Jerant et al. (Jerant et al. 2015) examined eight different factors, including parents’ education level, whether the applicant had contributed to family income, and whether the applicant was in receipt of income support, to create a composite score for SEB. This was applied to 1,420 MMI interviewees at the University of California. They found that candidates from a more deprived background had a significantly lower MMI score (p=0.03), but that this was only a small a small impact of less than 0.2 S.D. However, being from a more disadvantaged background was associated with a greater probability of being accepted onto the course (OR 3.28, p>0.001), since the final decision was made on a wide range of factors beyond MMI score, including personal statements and MCAT scores. This shows that biases within the MMI system can be compensated for by the admissions process as a whole.
    Taylor et al. (Taylor et al. 2015) found no significant relationship between the MMI score achieved by an applicant and the status of the applicant’s school (selective/fee paying vs non-selective and non-fee paying). Nor was there a relationship between MMI score and Higher Education participation rates in the area in which the applicant lived.
     
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    Also: "some universities may have financial conflicts of interest because both CASPer and MMI have now turned into revenue generating corporations for their creators and possibly their affiliated universities"
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    I believe that there should be a discussion about the inherent biases of MMI and Casper!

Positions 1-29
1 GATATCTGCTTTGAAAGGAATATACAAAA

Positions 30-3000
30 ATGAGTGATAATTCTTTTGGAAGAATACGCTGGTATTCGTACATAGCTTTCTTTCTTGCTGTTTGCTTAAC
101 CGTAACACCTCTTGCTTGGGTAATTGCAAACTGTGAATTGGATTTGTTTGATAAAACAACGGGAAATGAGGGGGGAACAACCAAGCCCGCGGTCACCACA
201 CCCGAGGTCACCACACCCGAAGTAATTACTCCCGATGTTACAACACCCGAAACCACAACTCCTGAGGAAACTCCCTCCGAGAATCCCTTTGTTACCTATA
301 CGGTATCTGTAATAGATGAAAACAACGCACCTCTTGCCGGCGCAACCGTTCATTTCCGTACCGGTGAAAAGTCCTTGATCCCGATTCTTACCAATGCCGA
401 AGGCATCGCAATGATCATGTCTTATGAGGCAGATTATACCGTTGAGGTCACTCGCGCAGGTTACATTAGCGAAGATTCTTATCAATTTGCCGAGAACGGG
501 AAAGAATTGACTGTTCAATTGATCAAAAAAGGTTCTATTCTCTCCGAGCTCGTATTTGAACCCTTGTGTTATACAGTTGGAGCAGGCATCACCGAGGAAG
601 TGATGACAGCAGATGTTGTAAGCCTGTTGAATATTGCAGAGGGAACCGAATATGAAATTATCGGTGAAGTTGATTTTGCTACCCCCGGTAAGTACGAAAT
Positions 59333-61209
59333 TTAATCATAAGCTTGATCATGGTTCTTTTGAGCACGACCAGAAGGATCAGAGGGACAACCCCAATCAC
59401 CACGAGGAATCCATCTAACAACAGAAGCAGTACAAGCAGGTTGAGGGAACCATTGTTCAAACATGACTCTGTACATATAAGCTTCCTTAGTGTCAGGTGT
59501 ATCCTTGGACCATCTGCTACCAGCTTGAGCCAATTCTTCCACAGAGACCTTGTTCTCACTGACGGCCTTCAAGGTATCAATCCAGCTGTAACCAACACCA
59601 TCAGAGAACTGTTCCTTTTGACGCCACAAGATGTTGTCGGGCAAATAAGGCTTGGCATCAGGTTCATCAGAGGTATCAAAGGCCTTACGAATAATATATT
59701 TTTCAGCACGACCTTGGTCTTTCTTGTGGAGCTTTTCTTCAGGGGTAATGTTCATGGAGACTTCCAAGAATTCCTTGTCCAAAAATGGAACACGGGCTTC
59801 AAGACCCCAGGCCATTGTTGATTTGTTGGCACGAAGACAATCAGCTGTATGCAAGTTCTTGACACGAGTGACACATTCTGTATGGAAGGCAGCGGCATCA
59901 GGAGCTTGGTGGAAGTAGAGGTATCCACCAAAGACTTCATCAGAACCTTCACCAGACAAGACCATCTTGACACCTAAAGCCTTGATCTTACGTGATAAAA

2. Like
    Med Eye got a reaction from Anon_9 in McMaster MD Chances?   
    Yeh with a really CASPer you should have a good  chance :-)
  3. Like
    Med Eye reacted to rmorelan in This Is Insane   
    There certainly are limits that logically you should apply to various categories - ha very likely in the order you have mentioned. Of course you always are going to get some random person that is just obsessed with something in particular - either through sheer skill or effort or both. Exceptions don't make the rule here though - you don't have to be super human to get into medical school - better to know the rules cold, work hard to achieve good rating in all the categories and not to go over board in one at the expense of the other. 
  4. Like
    Med Eye reacted to chiynadoll in Coming to the end of 2nd year and no ECs?   
    It's never really too late to start, as much as it's never too early. It's important to have long term ECs as much as it is to have meaningful (to you) ECs that you enjoy doing. Starting late does mean that it can take more work to get activities set up/organized and change up your schedule to fit them in but honestly, the average number of cycles it takes an applicant to get in is 3. Meaning on average, people get in a year or two after they finish their undergrad (not straight out of third-fourth year). Just keep that in mind, and not have too hard expectations on yourself (or blame it on starting ECs "too late")
  5. Like
    Med Eye got a reaction from frenchpress in ..   
    Normal but just be careful not ignore the development of your social anxieties as these can really grow fast into unmanageable levels. There's a lot of great resources out there which can help with this . Best of luck to you! :-)
  6. Like
    Med Eye got a reaction from bearpuppy in Chances at American Medical School?   
    Just make sure you get your primary application documents in as soon as possible, just to give yourself a decent chance!
  7. Like
    Med Eye got a reaction from bearpuppy in Would an upward GPA trend make it worth applying to higher-end MD schools?   
    Make sure you get your primary application in early as it is hard enough as a Canadian, later application can be a real death knell.
     
  8. Thanks